The Frankfurt school sought to build a base among academics who were willing to write about these oppressed peoples. By getting these groups to think of themselves as victims of Western oppression, the Frankfurt school sought to harness their energy in the fight against Christian values. The itinerary was being set for Western culture to splinter into numerous competing factions whereby America’s diversity (previously one of its strengths) would become a fatal weakness. Under the shadow of Frankfurt, multiculturalism would shift from being descriptive to being prescriptive, from describing a fact of American life to dictating policy. The former gave cohesion to American society, the latter would bring disintegration by fueling antagonism between different groups competing for legal privileges and exemptions.
During the 1960’s Herbert Marcuse popularized these ideas and disseminated them to college radicals. By mobilizing the anti-war movement, the quiet revolution of Gramsci began to increase in volume. The counter-culture adopted Marcuse as their intellectual guru, and he in turn provided the youth with a steady stream of propaganda to sanctify their movement. (It was Marcuse who originally invented the catchphrase “Make Love, Not War.”)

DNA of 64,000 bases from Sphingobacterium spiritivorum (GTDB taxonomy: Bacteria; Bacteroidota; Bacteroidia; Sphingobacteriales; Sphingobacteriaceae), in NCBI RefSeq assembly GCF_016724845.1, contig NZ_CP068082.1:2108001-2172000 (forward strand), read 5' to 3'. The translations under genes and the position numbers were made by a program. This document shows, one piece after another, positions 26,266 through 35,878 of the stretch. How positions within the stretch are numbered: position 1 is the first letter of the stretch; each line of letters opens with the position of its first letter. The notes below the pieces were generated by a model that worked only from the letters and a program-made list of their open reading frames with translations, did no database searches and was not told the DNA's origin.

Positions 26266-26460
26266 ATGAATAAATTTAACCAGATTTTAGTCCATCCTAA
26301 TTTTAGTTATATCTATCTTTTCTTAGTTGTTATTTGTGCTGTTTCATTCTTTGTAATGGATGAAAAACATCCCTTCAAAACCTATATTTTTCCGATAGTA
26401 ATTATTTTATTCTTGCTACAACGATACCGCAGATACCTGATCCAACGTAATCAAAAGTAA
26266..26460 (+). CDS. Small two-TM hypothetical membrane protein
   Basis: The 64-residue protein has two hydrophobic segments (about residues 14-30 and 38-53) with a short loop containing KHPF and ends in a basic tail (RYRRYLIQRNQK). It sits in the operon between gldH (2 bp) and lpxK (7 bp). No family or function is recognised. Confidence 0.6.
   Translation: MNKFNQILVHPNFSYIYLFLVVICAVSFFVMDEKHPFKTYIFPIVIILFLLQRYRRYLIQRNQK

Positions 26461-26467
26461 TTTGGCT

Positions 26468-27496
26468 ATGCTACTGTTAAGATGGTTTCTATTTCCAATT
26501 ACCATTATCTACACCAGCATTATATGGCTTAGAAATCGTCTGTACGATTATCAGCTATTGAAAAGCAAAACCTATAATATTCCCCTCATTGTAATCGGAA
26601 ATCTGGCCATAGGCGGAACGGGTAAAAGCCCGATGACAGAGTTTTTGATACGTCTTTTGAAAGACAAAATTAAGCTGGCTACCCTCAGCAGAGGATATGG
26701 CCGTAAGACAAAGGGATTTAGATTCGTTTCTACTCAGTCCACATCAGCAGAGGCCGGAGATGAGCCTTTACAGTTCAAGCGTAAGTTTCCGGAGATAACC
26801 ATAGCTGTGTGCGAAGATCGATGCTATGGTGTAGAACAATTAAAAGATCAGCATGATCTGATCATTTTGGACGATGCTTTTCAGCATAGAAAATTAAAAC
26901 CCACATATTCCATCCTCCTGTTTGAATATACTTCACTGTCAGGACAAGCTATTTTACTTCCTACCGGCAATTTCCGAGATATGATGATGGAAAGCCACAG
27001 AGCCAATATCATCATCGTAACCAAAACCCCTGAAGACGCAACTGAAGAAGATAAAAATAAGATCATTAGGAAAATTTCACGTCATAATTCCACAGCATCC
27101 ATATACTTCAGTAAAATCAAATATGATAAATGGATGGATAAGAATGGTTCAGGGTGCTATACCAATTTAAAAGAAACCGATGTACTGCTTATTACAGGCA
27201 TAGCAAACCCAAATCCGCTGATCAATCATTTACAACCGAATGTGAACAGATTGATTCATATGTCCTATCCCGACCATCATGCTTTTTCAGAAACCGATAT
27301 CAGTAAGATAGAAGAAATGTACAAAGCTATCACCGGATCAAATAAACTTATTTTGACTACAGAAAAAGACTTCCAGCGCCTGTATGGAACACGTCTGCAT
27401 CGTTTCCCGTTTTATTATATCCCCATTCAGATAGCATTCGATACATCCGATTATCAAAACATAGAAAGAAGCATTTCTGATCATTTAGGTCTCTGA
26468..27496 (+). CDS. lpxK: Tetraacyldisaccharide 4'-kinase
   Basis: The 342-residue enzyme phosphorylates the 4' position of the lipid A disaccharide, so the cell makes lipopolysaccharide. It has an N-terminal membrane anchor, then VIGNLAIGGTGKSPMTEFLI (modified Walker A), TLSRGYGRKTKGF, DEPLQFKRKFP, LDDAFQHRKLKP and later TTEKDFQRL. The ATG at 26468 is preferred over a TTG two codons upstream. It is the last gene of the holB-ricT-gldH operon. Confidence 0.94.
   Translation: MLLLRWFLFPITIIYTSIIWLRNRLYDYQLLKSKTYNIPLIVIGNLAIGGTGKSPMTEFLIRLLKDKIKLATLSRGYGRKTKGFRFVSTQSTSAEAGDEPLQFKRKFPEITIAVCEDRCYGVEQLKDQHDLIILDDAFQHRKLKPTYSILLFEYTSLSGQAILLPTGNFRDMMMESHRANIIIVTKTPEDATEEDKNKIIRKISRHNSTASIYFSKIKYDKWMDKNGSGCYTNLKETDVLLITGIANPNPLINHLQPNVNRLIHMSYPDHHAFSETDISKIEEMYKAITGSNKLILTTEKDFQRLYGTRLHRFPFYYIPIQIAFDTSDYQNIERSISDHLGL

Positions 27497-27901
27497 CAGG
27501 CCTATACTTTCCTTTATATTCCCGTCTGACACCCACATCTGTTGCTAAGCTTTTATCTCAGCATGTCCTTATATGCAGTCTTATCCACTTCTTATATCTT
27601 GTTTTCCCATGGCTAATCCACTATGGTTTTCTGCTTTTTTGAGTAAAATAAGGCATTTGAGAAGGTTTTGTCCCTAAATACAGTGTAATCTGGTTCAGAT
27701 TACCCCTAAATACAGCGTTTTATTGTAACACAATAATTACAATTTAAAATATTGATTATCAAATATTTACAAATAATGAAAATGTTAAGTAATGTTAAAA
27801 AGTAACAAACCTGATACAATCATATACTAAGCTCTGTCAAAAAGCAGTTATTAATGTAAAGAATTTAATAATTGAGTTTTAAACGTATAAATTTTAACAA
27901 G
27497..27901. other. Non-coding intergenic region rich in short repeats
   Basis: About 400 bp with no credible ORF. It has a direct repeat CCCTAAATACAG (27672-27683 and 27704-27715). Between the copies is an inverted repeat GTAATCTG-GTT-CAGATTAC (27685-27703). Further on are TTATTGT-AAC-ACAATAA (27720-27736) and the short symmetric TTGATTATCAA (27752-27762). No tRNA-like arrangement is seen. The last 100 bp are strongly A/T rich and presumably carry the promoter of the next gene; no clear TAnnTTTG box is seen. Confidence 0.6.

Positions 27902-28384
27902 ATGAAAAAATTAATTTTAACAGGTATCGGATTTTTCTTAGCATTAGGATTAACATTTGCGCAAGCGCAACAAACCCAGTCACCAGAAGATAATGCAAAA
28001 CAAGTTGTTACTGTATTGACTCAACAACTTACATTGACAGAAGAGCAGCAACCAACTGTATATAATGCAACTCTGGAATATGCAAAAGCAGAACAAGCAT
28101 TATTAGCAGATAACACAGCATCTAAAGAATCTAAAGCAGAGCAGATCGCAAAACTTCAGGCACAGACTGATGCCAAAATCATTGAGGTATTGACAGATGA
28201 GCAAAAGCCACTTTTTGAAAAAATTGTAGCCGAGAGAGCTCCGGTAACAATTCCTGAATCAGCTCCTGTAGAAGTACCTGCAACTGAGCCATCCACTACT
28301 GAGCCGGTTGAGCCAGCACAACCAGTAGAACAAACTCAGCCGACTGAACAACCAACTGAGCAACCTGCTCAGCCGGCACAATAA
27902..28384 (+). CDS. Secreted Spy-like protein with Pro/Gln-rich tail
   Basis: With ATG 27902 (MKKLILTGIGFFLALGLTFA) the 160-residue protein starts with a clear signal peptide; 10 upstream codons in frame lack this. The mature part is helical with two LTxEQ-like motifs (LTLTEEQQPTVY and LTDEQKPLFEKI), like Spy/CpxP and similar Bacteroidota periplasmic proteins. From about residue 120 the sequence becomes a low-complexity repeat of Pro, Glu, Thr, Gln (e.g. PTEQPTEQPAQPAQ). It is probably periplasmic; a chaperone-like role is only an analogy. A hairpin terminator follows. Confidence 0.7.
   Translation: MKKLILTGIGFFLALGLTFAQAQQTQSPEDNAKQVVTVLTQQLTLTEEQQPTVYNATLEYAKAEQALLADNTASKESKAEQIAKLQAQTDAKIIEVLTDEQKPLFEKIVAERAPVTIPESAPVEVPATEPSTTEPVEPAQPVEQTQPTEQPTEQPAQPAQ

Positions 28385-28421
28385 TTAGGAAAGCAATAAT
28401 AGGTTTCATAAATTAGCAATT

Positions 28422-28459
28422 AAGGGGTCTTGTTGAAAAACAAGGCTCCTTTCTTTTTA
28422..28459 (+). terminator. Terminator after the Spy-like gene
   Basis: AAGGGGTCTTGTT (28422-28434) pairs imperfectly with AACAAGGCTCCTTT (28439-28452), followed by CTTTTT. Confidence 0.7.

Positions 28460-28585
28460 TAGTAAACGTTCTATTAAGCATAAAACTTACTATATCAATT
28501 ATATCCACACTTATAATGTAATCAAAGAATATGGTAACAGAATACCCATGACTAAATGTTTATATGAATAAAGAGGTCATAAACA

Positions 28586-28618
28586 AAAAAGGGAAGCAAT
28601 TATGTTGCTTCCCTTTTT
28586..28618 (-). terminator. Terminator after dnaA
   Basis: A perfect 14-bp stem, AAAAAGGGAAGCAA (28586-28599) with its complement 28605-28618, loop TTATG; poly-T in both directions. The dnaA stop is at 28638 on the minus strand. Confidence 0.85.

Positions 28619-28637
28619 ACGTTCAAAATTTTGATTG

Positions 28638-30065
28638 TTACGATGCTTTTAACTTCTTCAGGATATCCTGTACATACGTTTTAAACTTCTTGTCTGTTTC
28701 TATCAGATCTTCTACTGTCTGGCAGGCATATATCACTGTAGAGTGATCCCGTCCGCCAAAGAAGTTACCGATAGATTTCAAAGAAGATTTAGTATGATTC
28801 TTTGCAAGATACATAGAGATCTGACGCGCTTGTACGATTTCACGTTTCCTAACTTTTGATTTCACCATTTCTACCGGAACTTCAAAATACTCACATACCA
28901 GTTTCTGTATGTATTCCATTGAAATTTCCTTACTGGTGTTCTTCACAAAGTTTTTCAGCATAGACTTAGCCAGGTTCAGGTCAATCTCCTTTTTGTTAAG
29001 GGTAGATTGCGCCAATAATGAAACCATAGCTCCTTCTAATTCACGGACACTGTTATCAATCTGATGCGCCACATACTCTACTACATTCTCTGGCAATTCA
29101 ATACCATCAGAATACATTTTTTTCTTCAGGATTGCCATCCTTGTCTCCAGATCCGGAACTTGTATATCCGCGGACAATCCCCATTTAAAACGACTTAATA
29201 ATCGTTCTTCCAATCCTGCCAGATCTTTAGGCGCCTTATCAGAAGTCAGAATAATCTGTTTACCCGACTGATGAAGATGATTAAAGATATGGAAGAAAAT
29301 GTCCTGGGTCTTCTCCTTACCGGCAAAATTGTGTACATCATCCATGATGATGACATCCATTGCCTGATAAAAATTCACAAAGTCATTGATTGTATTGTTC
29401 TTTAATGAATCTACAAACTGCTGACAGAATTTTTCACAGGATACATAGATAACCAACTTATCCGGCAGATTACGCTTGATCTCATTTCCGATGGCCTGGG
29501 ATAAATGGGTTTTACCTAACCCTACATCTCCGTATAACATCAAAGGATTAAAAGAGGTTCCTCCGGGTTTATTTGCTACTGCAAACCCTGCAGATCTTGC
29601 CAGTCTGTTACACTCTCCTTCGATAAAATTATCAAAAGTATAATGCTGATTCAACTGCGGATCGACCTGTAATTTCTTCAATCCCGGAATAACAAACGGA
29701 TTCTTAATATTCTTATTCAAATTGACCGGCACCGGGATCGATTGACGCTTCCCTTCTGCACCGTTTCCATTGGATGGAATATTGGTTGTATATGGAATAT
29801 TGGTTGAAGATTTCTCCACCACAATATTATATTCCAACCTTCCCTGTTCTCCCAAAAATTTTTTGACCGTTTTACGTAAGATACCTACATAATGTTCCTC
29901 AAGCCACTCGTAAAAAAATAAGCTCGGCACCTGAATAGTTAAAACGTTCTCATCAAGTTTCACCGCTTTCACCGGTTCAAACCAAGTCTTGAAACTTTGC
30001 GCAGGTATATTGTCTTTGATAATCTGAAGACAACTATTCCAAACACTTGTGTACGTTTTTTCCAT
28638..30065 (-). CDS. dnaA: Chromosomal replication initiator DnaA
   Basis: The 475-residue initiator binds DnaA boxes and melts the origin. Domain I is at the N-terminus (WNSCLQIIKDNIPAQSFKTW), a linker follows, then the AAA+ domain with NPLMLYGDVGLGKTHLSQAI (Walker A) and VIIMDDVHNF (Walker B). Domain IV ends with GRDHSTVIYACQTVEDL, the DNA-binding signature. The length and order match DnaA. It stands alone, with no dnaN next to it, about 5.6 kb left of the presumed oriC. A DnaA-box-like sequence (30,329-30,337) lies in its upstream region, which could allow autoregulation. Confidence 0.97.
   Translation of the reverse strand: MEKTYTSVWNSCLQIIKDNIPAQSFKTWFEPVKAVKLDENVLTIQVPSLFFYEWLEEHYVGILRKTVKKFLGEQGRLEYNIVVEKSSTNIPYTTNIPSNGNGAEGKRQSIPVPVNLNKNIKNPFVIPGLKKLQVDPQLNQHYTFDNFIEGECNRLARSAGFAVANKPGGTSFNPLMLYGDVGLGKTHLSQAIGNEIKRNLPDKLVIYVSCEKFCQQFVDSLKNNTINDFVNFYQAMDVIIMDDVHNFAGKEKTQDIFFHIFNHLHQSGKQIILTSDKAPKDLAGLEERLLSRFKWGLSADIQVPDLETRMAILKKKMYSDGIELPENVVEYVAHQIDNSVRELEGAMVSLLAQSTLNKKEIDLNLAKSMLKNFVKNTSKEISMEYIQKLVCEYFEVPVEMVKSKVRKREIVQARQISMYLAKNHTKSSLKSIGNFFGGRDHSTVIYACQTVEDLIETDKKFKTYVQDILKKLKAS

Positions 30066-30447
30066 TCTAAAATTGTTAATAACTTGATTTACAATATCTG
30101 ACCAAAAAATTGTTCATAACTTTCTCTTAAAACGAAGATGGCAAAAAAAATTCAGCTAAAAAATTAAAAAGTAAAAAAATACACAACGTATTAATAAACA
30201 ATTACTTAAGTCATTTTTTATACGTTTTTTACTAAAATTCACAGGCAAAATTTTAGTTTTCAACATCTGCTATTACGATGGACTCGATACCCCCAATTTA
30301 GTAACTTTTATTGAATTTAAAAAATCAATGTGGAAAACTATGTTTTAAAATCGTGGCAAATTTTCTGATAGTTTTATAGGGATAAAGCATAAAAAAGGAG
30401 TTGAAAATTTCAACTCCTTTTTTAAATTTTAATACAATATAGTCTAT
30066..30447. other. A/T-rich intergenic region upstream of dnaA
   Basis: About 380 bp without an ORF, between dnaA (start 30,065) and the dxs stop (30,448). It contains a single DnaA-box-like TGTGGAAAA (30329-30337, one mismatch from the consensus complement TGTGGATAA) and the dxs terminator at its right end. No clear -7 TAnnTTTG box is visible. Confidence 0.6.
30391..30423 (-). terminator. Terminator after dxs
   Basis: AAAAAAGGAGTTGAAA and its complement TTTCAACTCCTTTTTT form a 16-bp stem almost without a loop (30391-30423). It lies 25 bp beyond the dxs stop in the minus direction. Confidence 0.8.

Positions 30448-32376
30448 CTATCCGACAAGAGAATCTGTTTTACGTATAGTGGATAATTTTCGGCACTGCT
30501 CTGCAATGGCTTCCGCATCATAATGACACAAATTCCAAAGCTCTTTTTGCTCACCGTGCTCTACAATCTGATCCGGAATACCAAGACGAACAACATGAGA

Instead of seeking to give the working classes control over the means of production, Marcuse sought to give groups aligned with the Left control over the intellectual infrastructures of the West. One of the ways he tried to do this goal was through redefining the notion of tolerance. Marcuse considered that the traditional way of conceiving tolerance –permitting another person’s viewpoint regardless of how one personally felt – to be ‘repressive tolerance.’ What was needed instead was what he termed “liberating tolerance.” Significantly, liberating tolerance involved “intolerance against movements from the Right and toleration of movements from the Left.” Movements from the Left included various groups that Marcuse encouraged to self-identify as oppressed, including homosexuals, women, blacks and immigrants. Only groups such as these could be considered legitimate objects of tolerance.